It may seem a little late in the season to be writing about preparing for winter. After all, it is January. But I was saving this post as a way to explain how I get my kit in order before heading off on a winter mountaineering trip. Since the trip to Scotland I had in mind now seems vanishingly unlikely, I may as well just tell you anyway.
1. Find all your kit
Starting with an obvious but crutical one: make sure you can find all your kit. Yes, really check. It saves the last minute panic of being certain you had something but being unable to find it where it should be. Even the best kit-filing system can go awry.
Once you’ve found everything, the check it’s all up to standard and in good working order. For example, making sure there is no visable damage and everything works the way it should. Check your ice axe seems sound, your helmet isn’t damaged and your torch actually turns on. Ridiculously dim torches normally catch me out at this time of the year. Replace or replenish those batteries.
2. Crampon TLC
Related to the above – I’m very bad at looking after my crampons. Or at least, I could be a lot better. Mine are still fairly new and sharp-ish, but there is a bit of rust developing. The general consensus seems to be that a little bit of surface rust is fine on crampons and to be expected. You can give them a little bit of TLC with wire wool, but it won’t stop further rusting. Some people put WD-40 on it before storage. I’d be inclined to try vaseline, but haven’t so far!
It does also help to clean and dry them properly at the end of your last trip, before forgetting about them for half a year. Also, if you’re curious about my crampon bag, I made it out of an old pair of jeans and milk bottles. Instructions here: How To Make A Crampon Bag From Jeans And Milk Bottles
3. Cleaning and polishing boots
I get a bit lazy with boot cleaning over the summer. It’s easily done when you aren’t coming back from every walk covered in mud. As the weather gets wetter and colder, I make a point of giving my leather boots a clean and waterproofing. They are what you’d call “summer” boots (B0) but I wear them year round on Dartmoor.
I used to use things like Nikwak (and still do sometimes for boots that aren’t straightforward leather), but found it not to be very effective. Now I just wash my boots in a bucket of warm water – or possibly several, depending on the amount of mud. Then I wait for the leather to mostly air dry away from heat sources. Finally, I use a liberal coating of saddle polish, applied using a medical glove.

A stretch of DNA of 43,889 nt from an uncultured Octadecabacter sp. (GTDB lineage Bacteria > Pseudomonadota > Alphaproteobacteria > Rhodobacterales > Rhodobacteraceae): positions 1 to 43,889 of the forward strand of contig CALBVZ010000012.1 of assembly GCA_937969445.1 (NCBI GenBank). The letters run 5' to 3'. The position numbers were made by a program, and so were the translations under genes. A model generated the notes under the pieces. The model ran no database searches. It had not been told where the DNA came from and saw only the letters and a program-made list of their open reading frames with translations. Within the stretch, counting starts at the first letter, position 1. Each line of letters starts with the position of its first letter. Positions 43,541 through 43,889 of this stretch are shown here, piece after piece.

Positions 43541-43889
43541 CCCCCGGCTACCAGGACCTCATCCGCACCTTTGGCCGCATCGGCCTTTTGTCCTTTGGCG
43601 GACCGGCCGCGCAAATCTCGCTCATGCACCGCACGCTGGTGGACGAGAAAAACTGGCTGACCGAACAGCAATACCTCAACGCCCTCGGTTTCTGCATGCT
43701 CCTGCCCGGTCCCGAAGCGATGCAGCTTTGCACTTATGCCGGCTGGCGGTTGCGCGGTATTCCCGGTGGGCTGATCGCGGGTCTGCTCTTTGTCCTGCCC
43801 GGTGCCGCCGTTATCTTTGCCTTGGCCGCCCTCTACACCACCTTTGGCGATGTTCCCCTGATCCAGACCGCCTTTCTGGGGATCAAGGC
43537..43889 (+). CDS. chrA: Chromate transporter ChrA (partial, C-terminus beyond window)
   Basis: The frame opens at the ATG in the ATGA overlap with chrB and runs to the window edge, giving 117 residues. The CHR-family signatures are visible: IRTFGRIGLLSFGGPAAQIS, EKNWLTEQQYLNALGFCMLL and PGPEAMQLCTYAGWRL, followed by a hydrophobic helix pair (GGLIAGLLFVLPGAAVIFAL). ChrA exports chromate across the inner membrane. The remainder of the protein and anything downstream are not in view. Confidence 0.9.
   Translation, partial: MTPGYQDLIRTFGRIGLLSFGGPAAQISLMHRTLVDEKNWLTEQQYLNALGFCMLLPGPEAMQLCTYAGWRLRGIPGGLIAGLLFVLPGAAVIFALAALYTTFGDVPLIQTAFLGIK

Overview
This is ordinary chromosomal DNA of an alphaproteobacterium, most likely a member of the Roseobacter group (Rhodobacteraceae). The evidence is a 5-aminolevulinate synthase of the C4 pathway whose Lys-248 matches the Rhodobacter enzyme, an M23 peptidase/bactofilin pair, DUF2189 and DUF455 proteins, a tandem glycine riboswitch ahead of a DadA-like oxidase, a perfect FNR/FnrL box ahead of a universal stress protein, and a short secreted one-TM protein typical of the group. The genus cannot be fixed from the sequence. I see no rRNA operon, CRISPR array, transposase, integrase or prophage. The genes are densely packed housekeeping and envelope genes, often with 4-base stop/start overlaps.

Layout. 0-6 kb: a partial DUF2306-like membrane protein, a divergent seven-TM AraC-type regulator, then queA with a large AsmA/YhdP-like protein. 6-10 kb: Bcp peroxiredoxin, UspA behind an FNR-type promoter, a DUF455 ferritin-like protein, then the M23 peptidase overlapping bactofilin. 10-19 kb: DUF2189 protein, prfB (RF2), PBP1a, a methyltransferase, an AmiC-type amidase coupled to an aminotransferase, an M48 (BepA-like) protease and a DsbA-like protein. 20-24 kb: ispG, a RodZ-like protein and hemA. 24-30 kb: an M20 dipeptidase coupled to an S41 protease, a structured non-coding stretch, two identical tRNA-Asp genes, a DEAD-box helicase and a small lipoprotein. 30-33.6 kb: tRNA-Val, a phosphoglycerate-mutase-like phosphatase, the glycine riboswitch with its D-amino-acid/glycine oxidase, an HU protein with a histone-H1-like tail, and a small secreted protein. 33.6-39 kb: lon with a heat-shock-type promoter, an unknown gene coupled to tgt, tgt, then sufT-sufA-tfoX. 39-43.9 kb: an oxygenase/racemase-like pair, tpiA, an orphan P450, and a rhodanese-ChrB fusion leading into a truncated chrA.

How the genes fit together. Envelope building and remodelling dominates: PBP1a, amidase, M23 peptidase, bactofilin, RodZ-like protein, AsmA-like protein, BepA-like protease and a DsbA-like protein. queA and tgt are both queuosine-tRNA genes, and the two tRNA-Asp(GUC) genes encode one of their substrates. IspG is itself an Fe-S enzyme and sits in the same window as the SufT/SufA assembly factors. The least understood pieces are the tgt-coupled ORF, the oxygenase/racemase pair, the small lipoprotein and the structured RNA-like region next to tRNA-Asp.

I take no credit for this method: a friend taught me when I bought my first pair of leather walking boots. But it works a treat.
4. Reproofing jackets and trousers
It’s about the turn of the autumn when I start to notice if my jackets aren’t beading any more. It feels hard to justify taking the time out to reproof an old jacket – especially when you wear it almost daily. But it is well worth it in the long run. I try to get it in early in the season, or just before a big trip. Other than waterproof trousers and jacket, I’ll do softshells and gaiters too.
5. Repairs and Alterations
Another “I’ll get around to it” sort of a task. If anything needs sewing up, patching or gluing now is the time to do it. For instance, I’ve got holes in the ends of most fingers on my liner gloves. (This seems to happen on all my pairs – and I swear I don’t have claws! Why does this happen so much?) There’s also a gaping tear opening up in one of my gaiters that needs a new patch and some seam grip.
I probably should have mentioned this before reproofing. Typically, I’d clean the fabric, then do the alteration, then reproof the fabric. I’ve levelled up my waterproof trousers in this way by adding cordura patches on the knees and back.